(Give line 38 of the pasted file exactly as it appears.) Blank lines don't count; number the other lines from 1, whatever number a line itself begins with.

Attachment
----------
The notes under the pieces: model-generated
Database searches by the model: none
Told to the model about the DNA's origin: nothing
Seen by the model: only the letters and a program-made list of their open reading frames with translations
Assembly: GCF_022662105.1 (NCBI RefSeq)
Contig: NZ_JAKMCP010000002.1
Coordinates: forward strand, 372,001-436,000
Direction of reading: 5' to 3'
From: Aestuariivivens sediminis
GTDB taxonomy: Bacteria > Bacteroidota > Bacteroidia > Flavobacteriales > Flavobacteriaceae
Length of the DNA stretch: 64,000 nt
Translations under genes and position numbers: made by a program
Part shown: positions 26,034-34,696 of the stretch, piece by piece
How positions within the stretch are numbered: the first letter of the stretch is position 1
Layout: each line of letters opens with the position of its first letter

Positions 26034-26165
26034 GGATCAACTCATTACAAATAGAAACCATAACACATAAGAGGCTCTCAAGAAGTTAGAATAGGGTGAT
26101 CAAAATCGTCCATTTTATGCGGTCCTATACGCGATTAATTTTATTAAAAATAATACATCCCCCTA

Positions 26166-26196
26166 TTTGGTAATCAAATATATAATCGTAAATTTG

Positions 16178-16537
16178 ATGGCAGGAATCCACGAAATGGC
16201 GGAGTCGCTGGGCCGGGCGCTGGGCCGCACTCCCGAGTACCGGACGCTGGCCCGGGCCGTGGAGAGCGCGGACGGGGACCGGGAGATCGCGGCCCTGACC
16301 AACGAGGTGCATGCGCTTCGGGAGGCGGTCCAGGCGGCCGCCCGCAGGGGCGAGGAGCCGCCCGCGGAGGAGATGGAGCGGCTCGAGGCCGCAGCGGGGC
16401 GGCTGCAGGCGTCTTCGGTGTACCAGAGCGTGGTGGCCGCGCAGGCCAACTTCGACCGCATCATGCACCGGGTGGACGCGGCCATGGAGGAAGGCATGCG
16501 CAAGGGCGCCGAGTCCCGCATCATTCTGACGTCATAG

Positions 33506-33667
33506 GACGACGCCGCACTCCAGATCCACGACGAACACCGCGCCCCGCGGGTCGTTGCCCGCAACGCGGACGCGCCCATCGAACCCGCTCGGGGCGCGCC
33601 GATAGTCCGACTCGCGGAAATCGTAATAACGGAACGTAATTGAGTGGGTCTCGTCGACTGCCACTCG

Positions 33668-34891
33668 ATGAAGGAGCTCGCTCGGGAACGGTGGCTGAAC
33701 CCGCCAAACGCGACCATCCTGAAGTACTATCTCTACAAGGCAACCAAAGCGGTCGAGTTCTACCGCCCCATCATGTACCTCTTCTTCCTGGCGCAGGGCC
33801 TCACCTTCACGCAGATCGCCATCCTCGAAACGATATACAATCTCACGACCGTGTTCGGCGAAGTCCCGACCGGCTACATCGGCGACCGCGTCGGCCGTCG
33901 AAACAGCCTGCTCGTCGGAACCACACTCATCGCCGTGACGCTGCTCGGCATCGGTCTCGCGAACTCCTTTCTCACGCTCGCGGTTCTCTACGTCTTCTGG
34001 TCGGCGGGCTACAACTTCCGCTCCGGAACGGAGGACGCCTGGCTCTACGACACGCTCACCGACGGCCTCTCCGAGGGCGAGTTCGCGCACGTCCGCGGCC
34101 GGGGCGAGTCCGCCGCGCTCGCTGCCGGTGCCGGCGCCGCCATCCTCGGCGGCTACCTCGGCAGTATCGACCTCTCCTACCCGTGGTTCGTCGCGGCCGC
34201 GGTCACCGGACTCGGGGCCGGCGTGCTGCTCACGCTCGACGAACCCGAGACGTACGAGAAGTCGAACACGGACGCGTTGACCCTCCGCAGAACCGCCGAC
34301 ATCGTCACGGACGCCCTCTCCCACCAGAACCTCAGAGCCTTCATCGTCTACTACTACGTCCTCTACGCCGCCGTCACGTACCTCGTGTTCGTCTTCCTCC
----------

34301 ATCGTCACGGACGCCCTCTCCCACCAGAACCTCAGAGCCTTCATCGTCTACTACTACGTCCTCTACGCCGCCGTCACGTACCTCGTGTTCGTCTTCCTCC